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Generic utility class for passing data

P: n/a
I'm wondering if this is might be bad practice. Sometimes when I need to
pass around several pieces of datum I will put them in a tuple, then
when I need to use them in a receiving function I get them out with
subscripts. The problem is that the subscript number is completely
meaningless and I have to remember the order I used.
As an alternative I was considering using a dummy class like this:

class Dummy:
pass

Then when I need to pass some related data, Python lets me do this:

prefill = Dummy()
prefill.foreground = 'blue' #"foreground" is made up on the fly
prefill.background = 'red'
prefill.pattern = mypattern
return prefill

Now I can access the data later using meaningful names.
Is this going to cause problems somehow? Should I rather go to the
trouble of creating more substantial individual classes for every
grouping of data I might need to pass (with __init__'s and default
values and so on)? Should I just stick with subscripted groupings
because of the overhead?
Oct 29 '05 #1
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5 Replies


P: n/a
Gordon Airporte <JH*****@fbi.gov> wrote:
I'm wondering if this is might be bad practice. Sometimes when I need to
I hope not, 'cuz I suggested that years ago on the Cookbook (under the
name of Bunch) with several successive refinements.
class Dummy:
pass

Then when I need to pass some related data, Python lets me do this:

prefill = Dummy()
prefill.foreground = 'blue' #"foreground" is made up on the fly
prefill.background = 'red'
prefill.pattern = mypattern
return prefill


Sure, but you can do even better:

class Dummy(object):
def __init__(self, **kwds): self.__dict__ = kwds

prefill = Dummy(foreground='blue', background='red', pattern=mypattern)
return prefill
Alex
Oct 29 '05 #2

P: n/a
just curious, since python don't care what object is being passing
around and the receiving function has to 'decode' it(be it tuple or
dict or whatever). What is the advantage of dummy class ?

Alex Martelli wrote:
Gordon Airporte <JH*****@fbi.gov> wrote:
I'm wondering if this is might be bad practice. Sometimes when I need to


I hope not, 'cuz I suggested that years ago on the Cookbook (under the
name of Bunch) with several successive refinements.
class Dummy:
pass

Then when I need to pass some related data, Python lets me do this:

prefill = Dummy()
prefill.foreground = 'blue' #"foreground" is made up on the fly
prefill.background = 'red'
prefill.pattern = mypattern
return prefill


Sure, but you can do even better:

class Dummy(object):
def __init__(self, **kwds): self.__dict__ = kwds

prefill = Dummy(foreground='blue', background='red', pattern=mypattern)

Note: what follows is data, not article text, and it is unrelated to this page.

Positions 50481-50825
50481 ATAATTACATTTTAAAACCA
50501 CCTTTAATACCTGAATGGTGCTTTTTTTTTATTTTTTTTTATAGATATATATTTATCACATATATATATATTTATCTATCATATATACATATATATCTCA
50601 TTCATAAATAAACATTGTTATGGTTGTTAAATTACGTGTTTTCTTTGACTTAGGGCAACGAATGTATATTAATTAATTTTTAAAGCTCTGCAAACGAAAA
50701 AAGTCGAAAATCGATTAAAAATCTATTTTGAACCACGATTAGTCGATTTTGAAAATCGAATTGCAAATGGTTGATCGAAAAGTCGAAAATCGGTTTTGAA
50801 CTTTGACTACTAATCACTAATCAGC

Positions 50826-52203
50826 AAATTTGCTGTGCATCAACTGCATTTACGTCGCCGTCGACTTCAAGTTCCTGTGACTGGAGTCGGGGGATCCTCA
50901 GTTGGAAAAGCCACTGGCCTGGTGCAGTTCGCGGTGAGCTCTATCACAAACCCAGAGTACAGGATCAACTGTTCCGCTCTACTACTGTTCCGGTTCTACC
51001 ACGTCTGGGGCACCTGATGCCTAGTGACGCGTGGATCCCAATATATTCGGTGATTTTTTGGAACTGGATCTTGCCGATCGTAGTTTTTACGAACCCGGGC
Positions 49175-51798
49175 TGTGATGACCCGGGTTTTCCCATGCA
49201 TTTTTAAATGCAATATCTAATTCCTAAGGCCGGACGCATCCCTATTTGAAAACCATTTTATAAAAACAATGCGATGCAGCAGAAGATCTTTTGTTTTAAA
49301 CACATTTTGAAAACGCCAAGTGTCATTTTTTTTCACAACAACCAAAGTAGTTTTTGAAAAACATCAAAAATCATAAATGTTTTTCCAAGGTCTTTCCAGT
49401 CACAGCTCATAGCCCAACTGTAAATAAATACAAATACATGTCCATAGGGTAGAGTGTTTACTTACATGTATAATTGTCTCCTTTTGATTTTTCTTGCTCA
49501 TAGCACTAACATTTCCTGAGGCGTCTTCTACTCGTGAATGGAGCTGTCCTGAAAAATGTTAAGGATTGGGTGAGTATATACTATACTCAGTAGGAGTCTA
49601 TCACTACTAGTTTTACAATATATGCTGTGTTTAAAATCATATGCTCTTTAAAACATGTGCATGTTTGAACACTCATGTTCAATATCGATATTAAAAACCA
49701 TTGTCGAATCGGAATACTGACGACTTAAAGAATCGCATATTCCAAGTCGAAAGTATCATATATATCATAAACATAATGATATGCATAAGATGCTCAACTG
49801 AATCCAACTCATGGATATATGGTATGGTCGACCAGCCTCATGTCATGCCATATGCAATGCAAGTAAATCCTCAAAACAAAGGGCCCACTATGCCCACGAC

return prefill
Alex


Oct 29 '05 #3

P: n/a
bo****@gmail.com wrote:
just curious, since python don't care what object is being passing
around and the receiving function has to 'decode' it(be it tuple or
dict or whatever). What is the advantage of dummy class ?


The convenience of the attribute notation.

For the record, my favorite variation is as follows:

class Bunch(dict):
def __init__(self, *args, **kwds):
dict.__init__(self, *args, **kwds)
self.__dict__ = self

--
Robert Kern
rk***@ucsd.edu

"In the fields of hell where the grass grows high
Are the graves of dreams allowed to die."
-- Richard Harter

Oct 29 '05 #4

P: n/a
ok, so that is simply a wrapper of a dict and has nothing to do with
parameter passing and it can be used anyway within the receiving
function(or basically anyway I want to say x.key rather than x[key]).

def f(**kwargs):
x = Bunch(kwargs)
x.some_key_as_attribute = something


Robert Kern wrote:
bo****@gmail.com wrote:
just curious, since python don't care what object is being passing
around and the receiving function has to 'decode' it(be it tuple or
dict or whatever). What is the advantage of dummy class ?


The convenience of the attribute notation.

For the record, my favorite variation is as follows:

class Bunch(dict):
def __init__(self, *args, **kwds):
dict.__init__(self, *args, **kwds)
self.__dict__ = self

--
Robert Kern
rk***@ucsd.edu

"In the fields of hell where the grass grows high
Are the graves of dreams allowed to die."
-- Richard Harter


Oct 29 '05 #5

P: n/a
>>>>> "Gordon" == Gordon Airporte <JH*****@fbi.gov> writes:

Gordon> I'm wondering if this is might be bad practice. Sometimes
Gordon> when I need to pass around several pieces of datum I will
Gordon> put them in a tuple, then when I need to use them in a
Gordon> receiving function I get them out with subscripts. The
Gordon> problem is that the subscript number is completely
Gordon> meaningless and I have to remember the order I used. As
Gordon> an alternative I was considering using a dummy class like
Gordon> this:

Gordon> class Dummy: pass

Gordon> Then when I need to pass some related data, Python lets me
Gordon> do this:

Gordon> prefill = Dummy() prefill.foreground = 'blue'
Gordon> #"foreground" is made up on the fly prefill.background =
Gordon> 'red' prefill.pattern = mypattern return prefill

Gordon> Now I can access the data later using meaningful names.
Gordon> Is this going to cause problems somehow? Should I rather
Gordon> go to the trouble of creating more substantial individual
Gordon> classes for every grouping of data I might need to pass
Gordon> (with __init__'s and default values and so on)? Should I
Gordon> just stick with subscripted groupings because of the
Gordon> overhead?

May fortune smile on Zoran Isailovski, whose Enum class is exactly
what you want:
http://aspn.activestate.com/ASPN/Coo.../Recipe/413486
-Chris
Oct 29 '05 #6

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